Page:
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Front Page » October 26, 2004 » Local News » Commission discusses digital TV
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Commission discusses digital TV


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The project to digitize Emery County television is moving forward. Five counties have combined to request a grant of $3 million from the community impact board. The only glitch so far is that Emery County does not own the communications site on Cedar Mountain where the equipment will be installed. They own the buildings and all the equipment but not the actual ground. The site is owned by Green River City and their council was approached by Commissioner Drew Sitterud about deeding that land over to the county so the grant request can be approved by CIB. The Green River City council did not take action on the matter and will wait until their November meeting to rule on the request. Commissioner Sitterud pointed out that the Cedar Mountain site can only be leased to government agencies and not private phone companies. Updating the Cedar Mountain site will enable the county to meet federal regulations which call for digital signals by the end of 2006.

Green River students submitted a letter requesting a donation to the Close-up trip to Washington D.C. The commission approved $250 for the trip. Green River students have been involved in fund raising efforts to raise the required $1,385 per student. Every other year the Senior class travels to Washington D.C. to learn about government and they also visit with the Utah delegation.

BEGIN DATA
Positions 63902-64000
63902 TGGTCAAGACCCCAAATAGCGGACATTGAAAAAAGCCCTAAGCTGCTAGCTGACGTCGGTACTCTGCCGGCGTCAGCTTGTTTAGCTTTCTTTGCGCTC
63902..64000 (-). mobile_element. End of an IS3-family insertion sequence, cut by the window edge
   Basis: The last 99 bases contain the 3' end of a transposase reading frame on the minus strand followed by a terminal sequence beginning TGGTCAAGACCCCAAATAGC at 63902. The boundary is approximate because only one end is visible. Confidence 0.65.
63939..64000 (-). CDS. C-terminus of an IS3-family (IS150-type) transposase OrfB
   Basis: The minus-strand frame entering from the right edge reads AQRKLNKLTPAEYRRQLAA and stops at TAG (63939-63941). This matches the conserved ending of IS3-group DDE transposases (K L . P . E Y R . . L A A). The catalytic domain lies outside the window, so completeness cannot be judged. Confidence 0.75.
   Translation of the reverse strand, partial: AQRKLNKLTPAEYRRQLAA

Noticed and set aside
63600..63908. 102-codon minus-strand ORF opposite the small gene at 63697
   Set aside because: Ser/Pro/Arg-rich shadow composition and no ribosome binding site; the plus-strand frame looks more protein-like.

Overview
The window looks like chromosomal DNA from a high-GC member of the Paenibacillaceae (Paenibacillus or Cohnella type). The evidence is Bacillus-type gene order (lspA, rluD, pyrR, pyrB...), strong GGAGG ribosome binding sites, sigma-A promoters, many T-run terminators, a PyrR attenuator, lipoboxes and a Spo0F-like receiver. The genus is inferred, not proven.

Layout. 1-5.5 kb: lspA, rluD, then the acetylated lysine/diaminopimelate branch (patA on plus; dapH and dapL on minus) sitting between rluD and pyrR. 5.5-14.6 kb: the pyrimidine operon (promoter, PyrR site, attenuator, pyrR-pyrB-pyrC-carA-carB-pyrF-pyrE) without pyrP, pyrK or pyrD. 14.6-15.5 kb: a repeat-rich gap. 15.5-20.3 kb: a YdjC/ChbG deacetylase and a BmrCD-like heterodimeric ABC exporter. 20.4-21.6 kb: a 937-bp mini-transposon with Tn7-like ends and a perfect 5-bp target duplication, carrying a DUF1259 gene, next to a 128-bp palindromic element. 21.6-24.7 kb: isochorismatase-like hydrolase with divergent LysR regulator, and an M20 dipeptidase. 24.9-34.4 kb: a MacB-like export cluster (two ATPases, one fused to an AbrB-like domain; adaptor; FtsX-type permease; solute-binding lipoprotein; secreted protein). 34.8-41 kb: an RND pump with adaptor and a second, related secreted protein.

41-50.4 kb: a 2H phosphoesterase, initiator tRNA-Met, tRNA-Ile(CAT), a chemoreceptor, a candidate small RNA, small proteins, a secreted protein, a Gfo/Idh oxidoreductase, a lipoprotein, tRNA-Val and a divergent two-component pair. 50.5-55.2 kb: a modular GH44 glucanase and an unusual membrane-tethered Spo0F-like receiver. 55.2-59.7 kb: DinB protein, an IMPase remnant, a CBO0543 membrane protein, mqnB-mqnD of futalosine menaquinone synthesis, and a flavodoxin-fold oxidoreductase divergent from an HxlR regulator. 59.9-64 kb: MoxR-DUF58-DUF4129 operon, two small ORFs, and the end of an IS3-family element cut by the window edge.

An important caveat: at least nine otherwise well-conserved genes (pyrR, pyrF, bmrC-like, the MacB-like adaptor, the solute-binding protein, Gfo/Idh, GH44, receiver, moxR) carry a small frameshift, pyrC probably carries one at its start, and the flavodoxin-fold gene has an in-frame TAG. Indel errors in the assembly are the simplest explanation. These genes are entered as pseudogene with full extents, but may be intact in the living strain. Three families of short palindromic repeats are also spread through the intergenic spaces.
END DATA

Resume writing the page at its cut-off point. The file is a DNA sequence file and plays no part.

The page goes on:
Bob Lowe from the Rural Water Association of Utah presented information to the Emery County Commissioners regarding source protection. Lowe mentioned some water sources in Utah that have been contaminated including: Salt Lake's Sugarhouse well, Mapleton's wells, Sevier Town, Weber River and some of Kennecott's wells.

Lowe estimated costs to develop a new source of drinking water for a community to be between $100,000 to 500,000. He said it is a lot less expensive to protect a water source than it is to replace or restore a water source. Lowe said there are three major components involved in source protection. Protection zones around the source must be identified. An inventory of potential hazards to the water source must be identified. Sites must be managed to mitigate any development which might result in water source contamination.

Concerns with water sources are for surface as well as ground water. Lowe recommended protection zones around water sources to maintain water integrity over long periods of time. He said in Salt Lake County there are even guidelines concerning the number of dogs allowed in a watershed area. Lowe said the Division of Drinking Water has no authority to regulate land use, but cities, towns and counties do have authority to enact ordinances to regulate land use at the local level.

Management programs at the local level are intended to be well-thought out plans to control potential contamination source hazards. Lowe also said they have had success with public education and awareness programs concerning source protection. Regulatory land management strategies include zoning ordinances, subdivision ordinances, site plan reviews, design standards, pollution source prohibitions and property condemnations.